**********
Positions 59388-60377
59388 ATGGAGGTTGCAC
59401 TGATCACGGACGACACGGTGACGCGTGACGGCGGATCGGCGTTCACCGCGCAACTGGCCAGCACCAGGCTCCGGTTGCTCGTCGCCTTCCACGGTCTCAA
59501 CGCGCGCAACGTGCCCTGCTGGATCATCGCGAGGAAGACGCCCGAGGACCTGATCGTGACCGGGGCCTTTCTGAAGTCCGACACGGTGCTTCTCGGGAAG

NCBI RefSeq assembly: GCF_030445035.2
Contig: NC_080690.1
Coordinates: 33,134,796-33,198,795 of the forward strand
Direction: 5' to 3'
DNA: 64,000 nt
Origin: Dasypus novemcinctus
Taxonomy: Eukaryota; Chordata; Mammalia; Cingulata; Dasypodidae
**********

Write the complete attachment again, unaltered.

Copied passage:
Positions 59388-60377
59388 ATGGAGGTTGCAC
59401 TGATCACGGACGACACGGTGACGCGTGACGGCGGATCGGCGTTCACCGCGCAACTGGCCAGCACCAGGCTCCGGTTGCTCGTCGCCTTCCACGGTCTCAA
59501 CGCGCGCAACGTGCCCTGCTGGATCATCGCGAGGAAGACGCCCGAGGACCTGATCGTGACCGGGGCCTTTCTGAAGTCCGACACGGTGCTTCTCGGGAAG

NCBI RefSeq assembly: GCF_030445035.2
Contig: NC_080690.1
Coordinates: 33,134,796-33,198,795 of the forward strand
Direction: 5' to 3'
DNA: 64,000 nt
Origin: Dasypus novemcinctus
Taxonomy: Eukaryota; Chordata; Mammalia; Cingulata; Dasypodidae